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  • Robert Bell

Actioning Product Reviews

With the deadline to mitigate findings from open product reviews fast approaching, remediation plans should now be in full swing. As you’ll know, we have until 31 July 2023 to correct harms identified as part of our product reviews, otherwise we must stop circulating the product (PRIN 2A.3.10 R). Timely action is imperative.


However, what we are seeing in the market is not wholly positive. Whilst some firms got ahead with their implementation plans early in the journey and are therefore now working through identified issues, others are struggling to get their head around what the reviews should cover, let alone how to tackle issues.

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PRIN 2A.3 sets out the required content of a product review, so as you conduct your reviews be sure to work through PRIN 2A.3 and cover each required area or use our template to assist you. What we have found works best is to take a step back from the technical requirements to get a better feel for the purpose of the review. The goal is to identify potential harms that could be caused by your product to customers as well as instances where your product has not been designed in good faith and situations where the product might not help the customer to pursue their financial objectives.


Examples include:

  • Customer onboarding processes which include pressure points designed to rush a customer’s decision

  • A lending product aimed at sub-prime customers where the affordability assessment is not robust enough to pick up all instances where a customer is uncreditworthy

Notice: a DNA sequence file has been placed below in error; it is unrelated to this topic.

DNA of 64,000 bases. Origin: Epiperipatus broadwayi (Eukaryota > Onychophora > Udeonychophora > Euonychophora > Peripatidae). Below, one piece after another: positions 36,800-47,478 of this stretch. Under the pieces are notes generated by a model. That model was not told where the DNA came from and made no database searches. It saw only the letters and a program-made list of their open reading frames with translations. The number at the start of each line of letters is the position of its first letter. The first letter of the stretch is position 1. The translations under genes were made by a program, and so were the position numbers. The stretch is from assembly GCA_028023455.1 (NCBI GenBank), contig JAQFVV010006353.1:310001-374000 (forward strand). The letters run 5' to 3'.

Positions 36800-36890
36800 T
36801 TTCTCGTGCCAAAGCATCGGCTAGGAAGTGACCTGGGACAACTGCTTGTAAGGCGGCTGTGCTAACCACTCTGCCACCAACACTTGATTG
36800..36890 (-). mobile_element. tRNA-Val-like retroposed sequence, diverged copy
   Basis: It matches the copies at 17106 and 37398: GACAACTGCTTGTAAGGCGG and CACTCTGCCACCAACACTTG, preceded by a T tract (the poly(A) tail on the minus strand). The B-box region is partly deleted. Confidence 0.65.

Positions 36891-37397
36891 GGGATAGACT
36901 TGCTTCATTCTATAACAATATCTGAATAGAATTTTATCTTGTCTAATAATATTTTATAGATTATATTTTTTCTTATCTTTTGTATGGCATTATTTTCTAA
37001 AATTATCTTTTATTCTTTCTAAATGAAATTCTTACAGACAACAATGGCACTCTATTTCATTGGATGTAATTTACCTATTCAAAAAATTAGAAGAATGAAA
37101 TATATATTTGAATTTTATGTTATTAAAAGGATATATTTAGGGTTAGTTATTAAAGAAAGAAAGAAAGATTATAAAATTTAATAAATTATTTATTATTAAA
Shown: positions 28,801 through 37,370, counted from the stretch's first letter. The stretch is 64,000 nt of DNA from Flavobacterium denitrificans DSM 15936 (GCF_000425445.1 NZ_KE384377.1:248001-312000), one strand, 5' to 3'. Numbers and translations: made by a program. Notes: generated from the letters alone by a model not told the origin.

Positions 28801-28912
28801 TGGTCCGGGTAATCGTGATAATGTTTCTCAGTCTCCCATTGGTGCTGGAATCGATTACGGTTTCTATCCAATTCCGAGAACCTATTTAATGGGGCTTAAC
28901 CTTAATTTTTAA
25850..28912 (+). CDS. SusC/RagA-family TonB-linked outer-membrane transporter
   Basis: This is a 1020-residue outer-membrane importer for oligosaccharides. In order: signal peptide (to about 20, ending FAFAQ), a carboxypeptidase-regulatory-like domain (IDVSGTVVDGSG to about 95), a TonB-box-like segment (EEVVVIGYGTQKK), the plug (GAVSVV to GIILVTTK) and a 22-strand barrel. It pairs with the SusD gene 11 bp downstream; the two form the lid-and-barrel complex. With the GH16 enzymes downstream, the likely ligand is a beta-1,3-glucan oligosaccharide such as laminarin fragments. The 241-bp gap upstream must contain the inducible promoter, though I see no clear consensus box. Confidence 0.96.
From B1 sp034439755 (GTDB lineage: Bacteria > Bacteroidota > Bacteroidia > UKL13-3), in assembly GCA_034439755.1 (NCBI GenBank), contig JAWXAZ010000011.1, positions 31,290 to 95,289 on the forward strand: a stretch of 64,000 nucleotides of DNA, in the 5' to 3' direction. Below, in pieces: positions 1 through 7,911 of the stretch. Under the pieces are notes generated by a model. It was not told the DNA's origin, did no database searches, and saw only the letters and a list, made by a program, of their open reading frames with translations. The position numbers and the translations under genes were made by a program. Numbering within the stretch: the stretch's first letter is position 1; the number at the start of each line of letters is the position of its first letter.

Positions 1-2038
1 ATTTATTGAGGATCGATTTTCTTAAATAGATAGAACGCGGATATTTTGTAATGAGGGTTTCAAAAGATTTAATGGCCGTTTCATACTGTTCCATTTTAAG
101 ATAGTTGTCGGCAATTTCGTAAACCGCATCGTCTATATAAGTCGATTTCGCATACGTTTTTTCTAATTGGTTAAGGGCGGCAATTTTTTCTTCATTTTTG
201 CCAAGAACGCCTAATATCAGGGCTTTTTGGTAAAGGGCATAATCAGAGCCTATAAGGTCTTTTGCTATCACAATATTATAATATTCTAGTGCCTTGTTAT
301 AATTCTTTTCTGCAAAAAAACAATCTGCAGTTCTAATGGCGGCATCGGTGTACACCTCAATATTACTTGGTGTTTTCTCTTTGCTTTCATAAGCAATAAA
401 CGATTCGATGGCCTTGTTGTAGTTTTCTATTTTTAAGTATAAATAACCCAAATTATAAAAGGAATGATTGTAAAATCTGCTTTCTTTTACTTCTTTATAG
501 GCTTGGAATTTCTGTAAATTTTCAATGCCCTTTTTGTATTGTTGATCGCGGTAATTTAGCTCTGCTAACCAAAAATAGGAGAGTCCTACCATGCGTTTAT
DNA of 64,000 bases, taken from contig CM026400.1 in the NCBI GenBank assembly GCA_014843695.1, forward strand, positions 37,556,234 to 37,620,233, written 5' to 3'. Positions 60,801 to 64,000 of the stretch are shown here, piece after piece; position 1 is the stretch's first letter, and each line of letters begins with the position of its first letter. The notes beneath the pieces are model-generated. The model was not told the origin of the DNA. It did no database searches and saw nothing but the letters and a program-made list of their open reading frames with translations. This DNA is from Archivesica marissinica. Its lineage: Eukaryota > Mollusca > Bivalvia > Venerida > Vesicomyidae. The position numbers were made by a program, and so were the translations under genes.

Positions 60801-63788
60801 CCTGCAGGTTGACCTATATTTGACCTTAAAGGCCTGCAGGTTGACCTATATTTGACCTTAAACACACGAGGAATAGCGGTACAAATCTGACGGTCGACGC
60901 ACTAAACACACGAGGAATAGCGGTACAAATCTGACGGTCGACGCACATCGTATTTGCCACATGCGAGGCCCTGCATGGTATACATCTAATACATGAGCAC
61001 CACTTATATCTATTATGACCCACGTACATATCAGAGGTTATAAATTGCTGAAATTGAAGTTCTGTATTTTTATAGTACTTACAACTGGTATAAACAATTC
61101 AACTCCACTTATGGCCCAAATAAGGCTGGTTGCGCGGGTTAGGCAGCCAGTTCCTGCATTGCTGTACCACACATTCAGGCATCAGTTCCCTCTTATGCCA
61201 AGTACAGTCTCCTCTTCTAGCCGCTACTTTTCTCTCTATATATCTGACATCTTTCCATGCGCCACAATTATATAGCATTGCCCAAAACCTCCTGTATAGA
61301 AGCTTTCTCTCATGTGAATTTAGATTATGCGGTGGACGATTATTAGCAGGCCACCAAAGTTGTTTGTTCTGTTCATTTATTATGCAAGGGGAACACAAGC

• Communication which has been designed to be understood by the average person, however the product is aimed at customers with a lower reading age or level of education

  • Onboarding processes which don’t provide the customer with the full set of information - at the right time – that they need to make an informed decision

  • Where it is difficult for customers to obtain support from the company after the point of sale

  • Poorly embedded vulnerable customer procedures

Once you have identified the potential harms, instances where it could be argued you’re not acting in good faith, etc. then you are able to move onto mitigation. Mitigation may include:

  • Changing the timing of your customer communication, to point out risks in a timely fashion so customers are able to make choices with all the information to hand

  • Changing the content of your communication, so that it is understandable for your target market, for example simplifying wording where your target market has a lower average reading age

  • Improving the structure of your onboarding process, adding a ‘brake’ to allow customers to consider whether the product is right for them

  • Improving your MI provision to identify trends in customer usage, drop-off rates and how this impacts vulnerable customers

These are only a few suggestions, but now you should be working through your own list.

On that note we have updated our product review template to include guidance on each section, we have also streamlined the questions. The new template can be found in the Consumer Duty Resources section of our website.



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